Stage one saw me drop the bike on the second of a series of rock drops – I carried a bit too much speed in due to the pressure of having James from the Dudes of Hazzard starting 20 seconds behind me – luckily it was just a small tumble into some bushes, but an early reminder that the course was not something to be careless with. Over the course of the day I saw so many crashes, injuries and smashed bikes it was unreal – something like 120 starters didn’t complete the race due to crashes or blowing up.

Stage 2 was my fastest and best stage – I caught and overtook the rider in front about halfway down, this was by far the stage where I felt most comfortable with good line of sight, and lots of speed so I could maximise on pedalling speed and braking late.

Stages 3 and 4 were both super technical with massive vertical rock drops, off camber bends and insanely tight switchbacks through rock gardens – these were responsible for a huge amount of the broken rear mechs I saw on my return to base. To say I was out of my comfort zone would be something of an understatement – both stages were very much a case of surviving and getting down in one piece! Luckily I made it down to the bottom safely with a couple of near misses on some of the more chewed up and looser corners – plenty didn’t though………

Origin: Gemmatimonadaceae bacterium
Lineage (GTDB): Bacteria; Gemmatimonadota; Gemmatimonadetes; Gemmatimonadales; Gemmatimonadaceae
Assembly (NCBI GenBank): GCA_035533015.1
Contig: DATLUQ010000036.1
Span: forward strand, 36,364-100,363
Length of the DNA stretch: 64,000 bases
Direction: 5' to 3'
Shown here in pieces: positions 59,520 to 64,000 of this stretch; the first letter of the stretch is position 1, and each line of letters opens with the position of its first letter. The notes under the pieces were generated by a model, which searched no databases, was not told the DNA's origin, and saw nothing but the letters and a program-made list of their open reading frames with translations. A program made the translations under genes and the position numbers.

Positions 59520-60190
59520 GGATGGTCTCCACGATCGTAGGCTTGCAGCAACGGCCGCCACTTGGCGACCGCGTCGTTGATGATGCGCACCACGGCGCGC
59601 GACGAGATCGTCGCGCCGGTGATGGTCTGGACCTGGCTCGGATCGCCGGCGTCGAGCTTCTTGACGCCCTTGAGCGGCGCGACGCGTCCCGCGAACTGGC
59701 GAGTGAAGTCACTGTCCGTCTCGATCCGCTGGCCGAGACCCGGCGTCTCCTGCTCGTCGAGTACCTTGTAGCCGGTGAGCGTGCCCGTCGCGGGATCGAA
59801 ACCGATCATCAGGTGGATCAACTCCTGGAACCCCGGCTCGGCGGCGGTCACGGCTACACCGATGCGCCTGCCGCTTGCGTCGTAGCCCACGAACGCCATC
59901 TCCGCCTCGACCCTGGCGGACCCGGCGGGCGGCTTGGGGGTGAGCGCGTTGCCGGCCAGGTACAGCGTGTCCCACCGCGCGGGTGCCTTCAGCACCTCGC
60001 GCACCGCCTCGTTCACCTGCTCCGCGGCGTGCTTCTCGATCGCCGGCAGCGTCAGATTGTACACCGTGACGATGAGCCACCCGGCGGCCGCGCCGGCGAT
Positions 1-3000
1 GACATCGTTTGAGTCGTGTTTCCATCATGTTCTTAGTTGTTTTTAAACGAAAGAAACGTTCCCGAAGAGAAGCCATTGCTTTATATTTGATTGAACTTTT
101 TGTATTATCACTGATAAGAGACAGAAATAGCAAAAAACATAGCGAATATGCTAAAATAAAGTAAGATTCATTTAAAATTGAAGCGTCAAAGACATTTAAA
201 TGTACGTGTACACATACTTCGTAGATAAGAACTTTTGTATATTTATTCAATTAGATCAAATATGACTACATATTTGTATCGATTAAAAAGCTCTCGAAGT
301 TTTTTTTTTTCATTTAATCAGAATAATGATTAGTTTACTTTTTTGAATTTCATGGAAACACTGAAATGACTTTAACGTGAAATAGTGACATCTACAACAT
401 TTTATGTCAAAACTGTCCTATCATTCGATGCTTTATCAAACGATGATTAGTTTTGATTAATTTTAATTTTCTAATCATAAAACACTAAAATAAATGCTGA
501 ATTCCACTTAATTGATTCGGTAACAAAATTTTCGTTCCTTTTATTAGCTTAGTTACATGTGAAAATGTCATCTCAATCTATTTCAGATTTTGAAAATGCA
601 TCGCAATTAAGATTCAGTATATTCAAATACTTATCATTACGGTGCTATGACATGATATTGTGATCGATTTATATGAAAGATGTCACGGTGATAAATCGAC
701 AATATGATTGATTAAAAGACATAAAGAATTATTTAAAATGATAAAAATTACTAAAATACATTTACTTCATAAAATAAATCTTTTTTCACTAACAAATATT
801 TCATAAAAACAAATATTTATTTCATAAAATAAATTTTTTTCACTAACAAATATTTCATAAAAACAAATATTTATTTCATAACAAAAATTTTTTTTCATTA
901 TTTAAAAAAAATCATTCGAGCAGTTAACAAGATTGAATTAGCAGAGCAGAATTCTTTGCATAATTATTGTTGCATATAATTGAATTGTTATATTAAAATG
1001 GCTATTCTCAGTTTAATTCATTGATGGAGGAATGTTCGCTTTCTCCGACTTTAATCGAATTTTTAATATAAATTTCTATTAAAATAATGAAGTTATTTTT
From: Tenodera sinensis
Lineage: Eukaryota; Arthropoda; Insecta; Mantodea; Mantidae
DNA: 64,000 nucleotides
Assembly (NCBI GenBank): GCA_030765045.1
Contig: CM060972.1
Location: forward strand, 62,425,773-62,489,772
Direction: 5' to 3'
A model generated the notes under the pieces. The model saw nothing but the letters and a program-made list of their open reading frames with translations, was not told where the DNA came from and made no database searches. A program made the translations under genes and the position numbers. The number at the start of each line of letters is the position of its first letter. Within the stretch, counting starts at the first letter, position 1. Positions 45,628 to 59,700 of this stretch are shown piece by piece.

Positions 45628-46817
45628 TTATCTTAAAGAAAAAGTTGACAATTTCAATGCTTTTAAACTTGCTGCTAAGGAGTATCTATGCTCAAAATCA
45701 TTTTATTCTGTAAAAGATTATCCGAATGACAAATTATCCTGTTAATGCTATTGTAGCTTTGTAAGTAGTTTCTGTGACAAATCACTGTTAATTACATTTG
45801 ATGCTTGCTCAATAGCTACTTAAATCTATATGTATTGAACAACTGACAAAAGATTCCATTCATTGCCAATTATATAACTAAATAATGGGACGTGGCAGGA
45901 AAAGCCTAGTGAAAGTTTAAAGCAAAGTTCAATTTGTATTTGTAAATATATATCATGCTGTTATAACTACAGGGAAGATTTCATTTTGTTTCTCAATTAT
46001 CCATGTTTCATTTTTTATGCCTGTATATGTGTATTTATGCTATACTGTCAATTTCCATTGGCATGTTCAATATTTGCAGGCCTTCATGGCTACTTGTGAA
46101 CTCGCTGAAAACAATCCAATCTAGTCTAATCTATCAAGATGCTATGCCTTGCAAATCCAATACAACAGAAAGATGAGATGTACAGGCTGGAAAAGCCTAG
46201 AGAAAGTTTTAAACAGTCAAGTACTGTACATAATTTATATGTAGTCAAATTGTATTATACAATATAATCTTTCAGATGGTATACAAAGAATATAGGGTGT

Stage 5 couldn’t come round quick enough – I was destroyed after nearly 50km of climbing and descending in 30c heat. I’d been cramping on the last climb despite over 8 litres of water consumed through the day and loads of gels and electrolytes – SuperEnduro had taken it’s toll and I got to the start 8 minutes after my allocated slot. Frustrating, but to have even got there was a result from what I started to hear from people at the stage start. I made the decision to put as much as possible in, but stay within the parameters of “safe” as I was so tired. This plan worked perfectly – until the insane off camber, sharp edged rock corner that was like one of those geology models you see at school, loads of inch wide layers of rock, at 45 degrees. Stupidly, I tried to take the fast and tight line I had seen Jerome Clementz take on videos from last year – what followed was a cruel reminder that I am neither as skilled, as fast or as strong as him, resulting in an artistically stunning over the bars and bundle down the slope with bike in hot pursuit. A smashed Garmin and a bit of grazing was all I had to show, so it was back on and time to gun it to try and recover some lost time – in my “race rage” I somehow managed to catch one of the guys who overtook me while I was down, and it was then a cruise into the town centre to finish up.